War of the Rebellion: Serial 038 Page 0168 Mississippi, WEST TENNESSEE, ETC. Chapter XXXVI.

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for firewood or other purposes in inexcusable, and must at once be put an end to. The calls of common humanity, the security of the citizen, and the future well-being and comfort of the soldier largely depend upon the faithfulness in execution of this order.

II. All cases of wanton mischief upon fences, crops, dwelling- houses, or domestic animals, as well as all violations of the letter and spirit of this order, will be at once reported to the nearest officer, who is commanded to inquire into and summarily punish the offender.

III. In cases where a company or regiment can be shown to have committed the wrong, and they do not point out the offender, such company or regiment will be held liable as a body, and damages will be assessed against them, to be stopped from their pay.

IV. All honorable officers and good soldiers, for the credit of the service and good of the country, will co-operate in carrying out this order.

By order of Major General S. A. Hurlbut:


Assistant Adjutant-General.

BEFORE Vicksburg, April 2, 1863.

Admiral DAVID D. PORTER, Commanding Mississippi Squadron:

After the reconnaissance of yesterday, I am satisfied that an attack upon Haynes' Bluff would be attended with immense sacrifice of life, if not with defeat. This, then, closes out the last hope of turning the enemy but the right. I have sent troops through from Milliken's Bend to New Carthage, to garrison and hold the whole route and make the wagon road good. At Richmond a number of boats were secured, which can aid in carrying subsistence from that point to New Carthage, and will also answer for ferrying any intermediate bayous. In addition to this, I have a large force working on a canal from the river to Willow Bayou, and in clearing this latter out. With this done, there will be good water communication from here to Carthage for barges and tugs. I have sent to Saint Louis and Chicago for barges and tugs, and ordered all empty barges here to be fitted up for the transportation of troops and artillery. With these appliances, I intend to be able to move 20,000 men at one time. To-morrow I shall have work commenced to prepare at least six steamers to run the blockade.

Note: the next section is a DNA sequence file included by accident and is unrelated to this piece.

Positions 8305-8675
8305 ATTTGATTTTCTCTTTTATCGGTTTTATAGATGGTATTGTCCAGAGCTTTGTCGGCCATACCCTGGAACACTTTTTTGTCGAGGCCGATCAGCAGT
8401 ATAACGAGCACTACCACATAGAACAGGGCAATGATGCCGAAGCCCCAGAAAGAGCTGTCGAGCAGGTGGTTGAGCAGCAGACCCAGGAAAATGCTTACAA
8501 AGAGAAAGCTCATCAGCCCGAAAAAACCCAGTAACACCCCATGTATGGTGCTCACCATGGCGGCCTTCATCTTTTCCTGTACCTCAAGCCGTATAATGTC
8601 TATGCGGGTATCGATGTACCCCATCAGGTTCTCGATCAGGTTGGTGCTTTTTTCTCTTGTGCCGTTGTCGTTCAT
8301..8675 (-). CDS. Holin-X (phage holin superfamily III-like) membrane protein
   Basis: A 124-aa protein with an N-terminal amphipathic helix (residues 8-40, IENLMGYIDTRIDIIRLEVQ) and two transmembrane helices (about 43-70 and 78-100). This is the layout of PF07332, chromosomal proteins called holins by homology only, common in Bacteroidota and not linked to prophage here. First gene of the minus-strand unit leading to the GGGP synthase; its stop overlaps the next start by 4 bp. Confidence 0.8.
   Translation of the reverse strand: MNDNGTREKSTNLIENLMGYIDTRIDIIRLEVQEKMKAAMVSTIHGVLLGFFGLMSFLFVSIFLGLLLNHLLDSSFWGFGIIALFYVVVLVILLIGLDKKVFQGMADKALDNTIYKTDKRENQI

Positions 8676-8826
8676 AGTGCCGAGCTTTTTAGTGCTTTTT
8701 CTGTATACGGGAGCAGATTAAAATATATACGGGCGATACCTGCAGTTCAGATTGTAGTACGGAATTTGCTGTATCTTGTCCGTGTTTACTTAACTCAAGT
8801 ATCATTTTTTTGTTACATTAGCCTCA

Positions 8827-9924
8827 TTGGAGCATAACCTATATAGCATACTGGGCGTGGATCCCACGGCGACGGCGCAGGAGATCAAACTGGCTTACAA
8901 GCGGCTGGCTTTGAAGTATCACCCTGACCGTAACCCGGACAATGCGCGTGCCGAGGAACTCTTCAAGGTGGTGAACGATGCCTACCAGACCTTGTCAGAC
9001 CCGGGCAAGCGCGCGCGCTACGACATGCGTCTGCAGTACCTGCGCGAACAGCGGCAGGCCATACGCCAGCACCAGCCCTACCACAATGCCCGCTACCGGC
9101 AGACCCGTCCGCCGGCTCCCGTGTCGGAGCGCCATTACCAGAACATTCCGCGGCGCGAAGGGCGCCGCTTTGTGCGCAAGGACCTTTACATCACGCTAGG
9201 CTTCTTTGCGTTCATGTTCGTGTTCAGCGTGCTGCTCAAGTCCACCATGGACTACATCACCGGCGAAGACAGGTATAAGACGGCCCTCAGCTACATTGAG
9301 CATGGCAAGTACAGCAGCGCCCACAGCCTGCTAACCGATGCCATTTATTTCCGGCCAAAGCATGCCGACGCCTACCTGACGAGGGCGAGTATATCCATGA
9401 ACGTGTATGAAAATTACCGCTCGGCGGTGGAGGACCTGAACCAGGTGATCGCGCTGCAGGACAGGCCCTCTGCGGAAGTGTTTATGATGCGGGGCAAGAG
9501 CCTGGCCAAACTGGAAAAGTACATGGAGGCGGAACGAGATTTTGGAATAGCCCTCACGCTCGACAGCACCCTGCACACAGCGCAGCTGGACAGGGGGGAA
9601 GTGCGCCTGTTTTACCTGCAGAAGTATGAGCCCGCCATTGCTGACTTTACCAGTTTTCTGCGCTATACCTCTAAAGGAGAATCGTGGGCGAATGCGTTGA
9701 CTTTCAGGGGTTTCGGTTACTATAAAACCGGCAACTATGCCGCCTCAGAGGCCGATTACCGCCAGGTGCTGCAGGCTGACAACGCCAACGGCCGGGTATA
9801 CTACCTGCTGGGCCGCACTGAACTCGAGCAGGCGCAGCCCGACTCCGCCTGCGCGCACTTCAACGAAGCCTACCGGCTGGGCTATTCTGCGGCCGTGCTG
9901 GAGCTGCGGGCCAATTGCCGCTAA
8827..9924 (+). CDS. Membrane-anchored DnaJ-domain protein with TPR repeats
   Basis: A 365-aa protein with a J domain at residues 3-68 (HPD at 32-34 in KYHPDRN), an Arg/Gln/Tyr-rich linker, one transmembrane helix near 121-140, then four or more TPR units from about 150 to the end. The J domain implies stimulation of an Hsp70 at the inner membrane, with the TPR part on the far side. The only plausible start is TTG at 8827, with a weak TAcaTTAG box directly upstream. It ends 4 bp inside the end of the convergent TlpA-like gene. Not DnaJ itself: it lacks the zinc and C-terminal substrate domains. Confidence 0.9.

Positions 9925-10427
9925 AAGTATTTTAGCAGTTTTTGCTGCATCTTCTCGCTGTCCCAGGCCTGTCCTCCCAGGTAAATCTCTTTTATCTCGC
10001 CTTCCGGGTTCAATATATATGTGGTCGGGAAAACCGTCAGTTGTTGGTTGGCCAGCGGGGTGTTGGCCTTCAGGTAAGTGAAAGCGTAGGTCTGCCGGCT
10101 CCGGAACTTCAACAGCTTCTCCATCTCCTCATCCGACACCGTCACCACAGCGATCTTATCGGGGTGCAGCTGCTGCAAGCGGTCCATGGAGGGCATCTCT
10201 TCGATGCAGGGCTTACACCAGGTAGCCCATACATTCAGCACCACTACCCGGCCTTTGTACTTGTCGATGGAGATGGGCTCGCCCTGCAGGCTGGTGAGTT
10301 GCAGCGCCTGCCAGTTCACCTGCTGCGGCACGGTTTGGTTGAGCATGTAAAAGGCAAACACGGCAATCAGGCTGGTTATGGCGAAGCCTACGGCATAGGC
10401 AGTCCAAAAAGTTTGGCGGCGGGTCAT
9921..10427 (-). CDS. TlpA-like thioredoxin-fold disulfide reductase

Having, then, fully determined upon operating from New Carthage either by the way of Grand Gulf or Warrenton, I am of the same opinion as when I addressed you a few days since, that is, that it is important to prevent the enemy from further fortifying either of these places.

I am satisfied that one army corps, with the aid of two gunboats, can take and hold Grand Gulf until such time as I might the able to get my whole army there and make provision for supplying them. If necessary, therefore, I would send this number of troops as soon as the necessity for them was demonstrated. I would, admiral, therefore renew my request to prepare for running the blockade at as early a day as possible.

I shall go up to Milliken's Bend to-morrow, but will be over to see you on this subject the day following.


P. S. -I would respectfully suggest if it would not be well to send to Memphis for all the spare small boats belonging to your branch of service not otherwise in use.